With flu season in full swing, the county Health Commissioner urges all residents to get flu shots and other needed vaccines.
To prevent spreading the flu, cough or sneeze into your elbow and wash your hands often with soap and water frequently. If you do get a respiratory infection, stay home until 24 hours after your fever subsides to avoid spreading your germs. Clean surfaces you touch frequently, such as doorknobs, water faucets, refrigerator handles and telephones. Get plenty of rest, exercise and eat healthy food.
Each year in the U.S., more than 200,000 people are hospitalized with flu complications. People most at risk for complications from the flu include pregnant women, adults age 50 and older, children under the age of five and their caregivers, residents of nursing homes and other long-term care facilities and anyone who has certain underlying medical conditions.
While this year's flu vaccine has been reported to offer reduced protection against the predominant strain of flu currently circulating, it is still recommended that everyone six months of age and older get the flu shot because it will still prevent some infections and reduce severe disease. Additional prevention and treatment efforts this season are also recommended, including the appropriate use of influenza antiviral medications, like Tamiflu, for treatment. It is especially important that hospitalized patients and anyone at high risk for serious complications from the flu be treated as soon as possible with an influenza antiviral medication if flu is suspected, regardless of vaccination status and without waiting for confirmatory testing.
Help prevent the spread of the flu by following the Four "C"s.
- Contact: Avoid close contact with people who are sick. If you are sick, keep your distance from others to prevent them from getting sick. Equally important is avoiding contact with your eyes, nose and mouth since the virus spreads by entering the mucous membranes in these areas.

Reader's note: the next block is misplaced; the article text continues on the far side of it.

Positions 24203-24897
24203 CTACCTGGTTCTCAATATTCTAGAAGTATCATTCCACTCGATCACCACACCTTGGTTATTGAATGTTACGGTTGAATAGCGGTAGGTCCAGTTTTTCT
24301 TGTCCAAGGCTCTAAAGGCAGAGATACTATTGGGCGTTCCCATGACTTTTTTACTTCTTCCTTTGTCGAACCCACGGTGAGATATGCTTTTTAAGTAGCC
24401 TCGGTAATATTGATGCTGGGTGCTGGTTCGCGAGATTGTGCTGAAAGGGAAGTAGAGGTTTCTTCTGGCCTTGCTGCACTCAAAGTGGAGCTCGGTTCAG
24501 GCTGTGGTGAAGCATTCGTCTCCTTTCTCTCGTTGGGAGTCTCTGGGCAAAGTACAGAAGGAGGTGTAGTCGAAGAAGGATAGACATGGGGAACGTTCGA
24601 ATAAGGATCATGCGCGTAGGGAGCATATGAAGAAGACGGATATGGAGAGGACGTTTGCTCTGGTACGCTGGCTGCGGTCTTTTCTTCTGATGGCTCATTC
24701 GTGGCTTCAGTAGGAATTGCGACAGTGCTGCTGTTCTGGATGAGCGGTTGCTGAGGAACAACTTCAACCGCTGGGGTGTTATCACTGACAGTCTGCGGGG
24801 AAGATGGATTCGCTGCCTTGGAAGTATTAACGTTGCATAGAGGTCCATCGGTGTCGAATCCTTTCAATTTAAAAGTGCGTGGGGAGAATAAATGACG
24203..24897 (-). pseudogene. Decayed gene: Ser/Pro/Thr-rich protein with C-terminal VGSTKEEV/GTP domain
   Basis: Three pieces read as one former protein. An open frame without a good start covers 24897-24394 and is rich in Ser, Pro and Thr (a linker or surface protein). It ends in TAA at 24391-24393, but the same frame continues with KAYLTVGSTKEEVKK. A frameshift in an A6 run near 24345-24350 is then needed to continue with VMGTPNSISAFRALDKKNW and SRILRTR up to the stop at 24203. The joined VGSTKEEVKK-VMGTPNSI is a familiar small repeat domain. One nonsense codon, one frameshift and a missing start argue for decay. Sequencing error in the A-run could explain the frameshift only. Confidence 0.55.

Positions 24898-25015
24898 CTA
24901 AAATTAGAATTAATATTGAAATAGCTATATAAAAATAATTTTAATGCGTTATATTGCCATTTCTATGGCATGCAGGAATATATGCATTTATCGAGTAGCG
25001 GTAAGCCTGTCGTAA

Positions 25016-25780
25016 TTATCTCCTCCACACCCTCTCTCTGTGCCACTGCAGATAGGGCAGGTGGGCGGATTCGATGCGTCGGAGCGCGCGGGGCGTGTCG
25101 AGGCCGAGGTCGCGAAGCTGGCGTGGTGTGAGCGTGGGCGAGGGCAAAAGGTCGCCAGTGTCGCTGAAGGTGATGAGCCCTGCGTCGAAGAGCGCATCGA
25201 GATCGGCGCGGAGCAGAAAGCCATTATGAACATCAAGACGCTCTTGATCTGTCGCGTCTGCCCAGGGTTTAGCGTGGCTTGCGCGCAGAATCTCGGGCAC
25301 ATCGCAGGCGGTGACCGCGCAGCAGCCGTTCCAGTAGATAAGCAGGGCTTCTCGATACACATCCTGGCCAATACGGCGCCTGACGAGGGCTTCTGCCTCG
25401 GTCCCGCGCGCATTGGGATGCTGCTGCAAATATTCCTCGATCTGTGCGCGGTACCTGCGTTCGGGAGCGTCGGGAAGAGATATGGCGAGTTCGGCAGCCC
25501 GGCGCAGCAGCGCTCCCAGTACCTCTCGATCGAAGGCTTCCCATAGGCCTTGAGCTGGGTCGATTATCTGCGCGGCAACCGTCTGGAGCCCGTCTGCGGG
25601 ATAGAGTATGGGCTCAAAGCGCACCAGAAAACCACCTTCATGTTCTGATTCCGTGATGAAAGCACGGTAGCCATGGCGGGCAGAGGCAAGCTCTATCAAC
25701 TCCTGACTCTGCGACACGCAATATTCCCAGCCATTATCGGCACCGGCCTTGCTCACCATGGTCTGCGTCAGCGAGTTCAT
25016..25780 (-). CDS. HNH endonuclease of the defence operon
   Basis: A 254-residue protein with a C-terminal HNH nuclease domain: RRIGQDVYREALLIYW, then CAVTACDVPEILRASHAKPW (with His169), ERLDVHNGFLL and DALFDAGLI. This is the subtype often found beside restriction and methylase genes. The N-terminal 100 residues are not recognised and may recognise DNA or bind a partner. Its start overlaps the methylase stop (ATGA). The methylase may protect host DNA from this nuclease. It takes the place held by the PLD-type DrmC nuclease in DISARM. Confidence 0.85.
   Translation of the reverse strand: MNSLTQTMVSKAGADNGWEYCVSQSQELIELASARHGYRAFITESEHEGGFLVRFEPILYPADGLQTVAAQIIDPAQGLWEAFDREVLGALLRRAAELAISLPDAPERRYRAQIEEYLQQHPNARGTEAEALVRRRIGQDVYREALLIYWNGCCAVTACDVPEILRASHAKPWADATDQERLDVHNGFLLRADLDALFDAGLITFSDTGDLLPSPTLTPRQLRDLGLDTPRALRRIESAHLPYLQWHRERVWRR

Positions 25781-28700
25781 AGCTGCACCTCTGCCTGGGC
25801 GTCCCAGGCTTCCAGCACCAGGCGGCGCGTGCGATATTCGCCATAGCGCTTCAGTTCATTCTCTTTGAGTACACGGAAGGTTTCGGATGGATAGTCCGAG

- Contain: If you are sick, stay home from work, school and public areas.
- Cover: Cover your nose and mouth with a tissue when you sneeze or cough to protect others from getting sick. Since you may be contagious even before you realize you are sick, it is important to make this habit routine.
- Clean: Clean your hands in hot soapy water often. Hand washing is one of the most effective, yet overlooked ways of preventing the spread of illness.
Where else can I go to get a flu vaccine?
Adults looking for a flu shot should check with their primary provider or a local pharmacy chain.
Also, you can try one of the local neighborhood health centers listed below. Be sure to call ahead to find out if they have vaccine in stock.
Neighborhood Health Centers
Mount Vernon Neighborhood Health Center
107 West Fourth St.,
Mount Vernon, NY 10550
Phone: (914) 699-7200
Yonkers Community Health Center
30 South Broadway,
Yonkers, NY 10701
Phone: (914) 968-4898
Greenburgh Neighborhood Health Center
295 Knollwood Rd.
Greenburgh, NY 10607
Phone: (914) 989-7600
Hudson River HealthCare
Peekskill Health Center
1037 Main St.
Peekskill, NY 10566
For an appointment call: (914) 734-8800
Yonkers - Park Care
2 Park Ave, Yonkers, NY 10703
For an appointment call: (914)964-7862
Yonkers - Valentine Lane
503 South Broadway
Yonkers, NY 10705
For an appointment call: (914)965-9771
Open Door Family Medical Centers
Mt. Kisco Open Door
30 West Main St.
Mt. Kisco, New York 10549
Phone: (914) 666-3272
Ossining Open Door
165 Main St.
Ossining, NY 10562
Phone: (914) 941-1263
Port Chester Open Door
5 Grace Church St.
Port Chester, NY 10573
Phone: (914) 937-8899
Sleepy Hollow Open Door
80 Beekman Ave.
Sleepy Hollow, NY 10591
Phone: (914) 631-4141
What do I need to know about the flu vaccine?
It’s recommended for everyone six months of age and older, according to vaccine the Advisory Committee on Immunization Practices (ACIP).
And flu shots are especially recommended for:
- Pregnant women
- Children age five and under
- People age 50 and older
- People with certain chronic medical conditions
- People who live in nursing homes and long-term care facilities
- Health care workers or others who care for those at high risk for flu complications
While the flu shot is a good idea for most people, you should always check with your health care provider first, especially if you have a severe allergy to chicken eggs, have had a severe reaction to a flu vaccine or have developed Guillain-Barre syndrome within six weeks of getting a flu vaccine. Anyone with a moderate to severe illness with a fever should wait until they have recovered to get vaccinated.